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Lasting Impact
November 2017

by Matt Cosentino

Despite suffering at least five concussions as a college and professional football player, the one that stands out the most from Bill Osborn’s career happened during his senior season at Wildwood High School.

He remembers the start of the game against Oakcrest very clearly, because Bruce Arians—the head coach at Temple University at the time, and now a head coach in the NFL—was there to recruit Osborn. But the senior quarterback endured a hard hit to the head in the first quarter and stayed in the game, gradually becoming foggier by the minute.

“It got really scary,” Osborn recalls. “I could not gather my thoughts, I didn’t know what was going on and I couldn’t even remember my mom. The next thing you know, I was in the ambulance headed to the hospital and I had to stay overnight.”

Osborn’s oldest son, Billy, is now a freshman football player at Cherokee, and just like his dad, he’s a high school quarterback. Osborn knows that Billy will take his share of hits; it’s inevitable in a violent game. But he also feels confident that he will be able to withstand those collisions thanks to a revolutionary new helmet that Osborn helped bring to the market.

With head trauma becoming a major issue in recent years at all levels of football— especially the NFL—a startup company named VICIS has developed the ZERO1 helmet with the backing of the NFL and NFL Players Association. Although VICIS does not claim that the helmet will prevent concussions, it does say on its website that the technology behind the ZERO1 “is showing significant reduction in impact forces.”

The ZERO1 made its debut in the NFL during the preseason, with players from about half of the teams strapping it on, including such well-known names as Seattle Seahawks quarterback Russell Wilson and Kansas City Chiefs quarterback Alex Smith. A number of major college football programs and a select group of high school players, such as Billy Osborn, are using the helmet as well.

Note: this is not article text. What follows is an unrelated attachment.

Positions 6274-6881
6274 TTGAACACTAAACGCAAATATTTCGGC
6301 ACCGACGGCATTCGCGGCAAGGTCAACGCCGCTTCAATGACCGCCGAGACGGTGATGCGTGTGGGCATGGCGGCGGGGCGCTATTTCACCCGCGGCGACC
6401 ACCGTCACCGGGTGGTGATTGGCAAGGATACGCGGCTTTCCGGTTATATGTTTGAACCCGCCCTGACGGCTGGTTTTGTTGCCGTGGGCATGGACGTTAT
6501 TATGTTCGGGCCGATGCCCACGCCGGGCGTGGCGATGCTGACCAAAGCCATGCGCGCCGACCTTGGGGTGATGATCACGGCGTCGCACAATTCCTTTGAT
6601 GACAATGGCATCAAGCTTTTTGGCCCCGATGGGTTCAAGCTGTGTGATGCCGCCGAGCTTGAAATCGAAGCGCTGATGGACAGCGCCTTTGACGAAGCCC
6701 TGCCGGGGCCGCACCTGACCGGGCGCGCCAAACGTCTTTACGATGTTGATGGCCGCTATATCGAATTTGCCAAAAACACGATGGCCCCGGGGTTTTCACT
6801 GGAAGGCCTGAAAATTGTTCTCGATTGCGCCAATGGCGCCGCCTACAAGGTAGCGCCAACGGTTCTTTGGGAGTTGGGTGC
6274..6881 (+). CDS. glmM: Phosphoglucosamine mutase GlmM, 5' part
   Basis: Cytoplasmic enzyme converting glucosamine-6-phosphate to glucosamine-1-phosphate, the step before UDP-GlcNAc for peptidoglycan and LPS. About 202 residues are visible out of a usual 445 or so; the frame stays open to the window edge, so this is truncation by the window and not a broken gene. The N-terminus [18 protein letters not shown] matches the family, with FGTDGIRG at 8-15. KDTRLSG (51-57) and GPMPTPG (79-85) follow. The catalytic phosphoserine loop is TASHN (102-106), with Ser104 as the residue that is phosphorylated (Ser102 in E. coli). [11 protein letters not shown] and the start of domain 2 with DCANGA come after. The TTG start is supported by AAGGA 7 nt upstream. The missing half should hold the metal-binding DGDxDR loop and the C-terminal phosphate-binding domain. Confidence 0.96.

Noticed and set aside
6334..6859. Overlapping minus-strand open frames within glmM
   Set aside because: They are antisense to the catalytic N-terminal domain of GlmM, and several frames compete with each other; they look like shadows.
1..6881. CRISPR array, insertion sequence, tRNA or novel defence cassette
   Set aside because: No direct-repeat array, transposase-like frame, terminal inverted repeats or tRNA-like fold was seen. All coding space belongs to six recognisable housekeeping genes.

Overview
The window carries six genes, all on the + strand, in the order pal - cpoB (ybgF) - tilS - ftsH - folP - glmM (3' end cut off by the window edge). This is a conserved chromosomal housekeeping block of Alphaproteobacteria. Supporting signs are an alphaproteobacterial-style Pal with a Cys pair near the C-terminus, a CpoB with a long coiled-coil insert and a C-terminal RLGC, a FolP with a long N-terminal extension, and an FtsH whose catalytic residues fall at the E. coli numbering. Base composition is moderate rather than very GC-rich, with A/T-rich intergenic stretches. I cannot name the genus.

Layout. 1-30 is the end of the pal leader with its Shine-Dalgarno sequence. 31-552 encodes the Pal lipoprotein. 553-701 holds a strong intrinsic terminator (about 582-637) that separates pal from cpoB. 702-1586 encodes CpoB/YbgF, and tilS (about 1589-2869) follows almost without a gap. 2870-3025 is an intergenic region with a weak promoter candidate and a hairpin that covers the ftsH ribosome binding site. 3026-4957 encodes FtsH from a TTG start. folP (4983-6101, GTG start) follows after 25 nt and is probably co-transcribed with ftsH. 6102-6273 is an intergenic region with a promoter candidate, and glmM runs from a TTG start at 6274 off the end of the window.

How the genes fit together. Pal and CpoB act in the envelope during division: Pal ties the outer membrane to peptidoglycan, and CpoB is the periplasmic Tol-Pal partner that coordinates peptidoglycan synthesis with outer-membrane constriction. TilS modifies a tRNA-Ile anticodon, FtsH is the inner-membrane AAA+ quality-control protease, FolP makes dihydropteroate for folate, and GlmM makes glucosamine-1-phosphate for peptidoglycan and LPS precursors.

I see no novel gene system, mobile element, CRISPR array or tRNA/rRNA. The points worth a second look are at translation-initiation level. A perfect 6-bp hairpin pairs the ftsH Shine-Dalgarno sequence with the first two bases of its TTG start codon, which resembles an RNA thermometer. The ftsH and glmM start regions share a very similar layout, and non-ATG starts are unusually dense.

“It’s a very exciting time for everyone at VICIS, and we’re all proud to see the helmet on the field,” Osborn says. “It’s extremely rewarding for all of us. We’re a driven and passionate team that continues to push forward to develop better protective equipment to help make football and other sports safer.”

VICIS was founded by CEO Dave Marver, who has held a series of leadership positions in the medical technology industry, along with neurosurgeon Dr. Sam Browd and Per Reinhall, Ph.D, whose background is in mechanical engineering.

So how did Osborn get involved in the Seattle-based company? His long, eventful journey to VICIS actually started at the Jersey Shore.

A three-sport star
Osborn grew up in Wildwood Crest, a block from the bay and a block and a half from the beach. He excelled in every sport he played, eventually becoming an all-state player in football, basketball and baseball in high school.

“I always used to say that the sport I was playing at the time was my favorite,” he says.

A top recruit for football, Osborn chose the University of Pittsburgh over Penn State and Boston College and had a standout career at wide receiver. He also played baseball for the Panthers, and for one season he was the rare three-sport college athlete, joining the basketball team at the request of coach Paul Evans, who was low on numbers.

That was a memorable year for Osborn, even though he was constantly shuffling from one activity to the next.

“We had to do some jockeying around, but it worked out pretty well and I had a great time,” he says. “I made some great friends and I have some great memories from that time. [Former Pitt basketball star] Charles Smith and I still keep in touch. We won the Big East that year—I say we, but I didn’t play a lot—and it was Pitt’s first Big East championship.”

Still, Osborn’s main focus was football, and it was clear he had a future on the gridiron. A broken collarbone in his final college football game led to him going undrafted, but he signed a free agent deal with the Eagles and went to training camp with the team.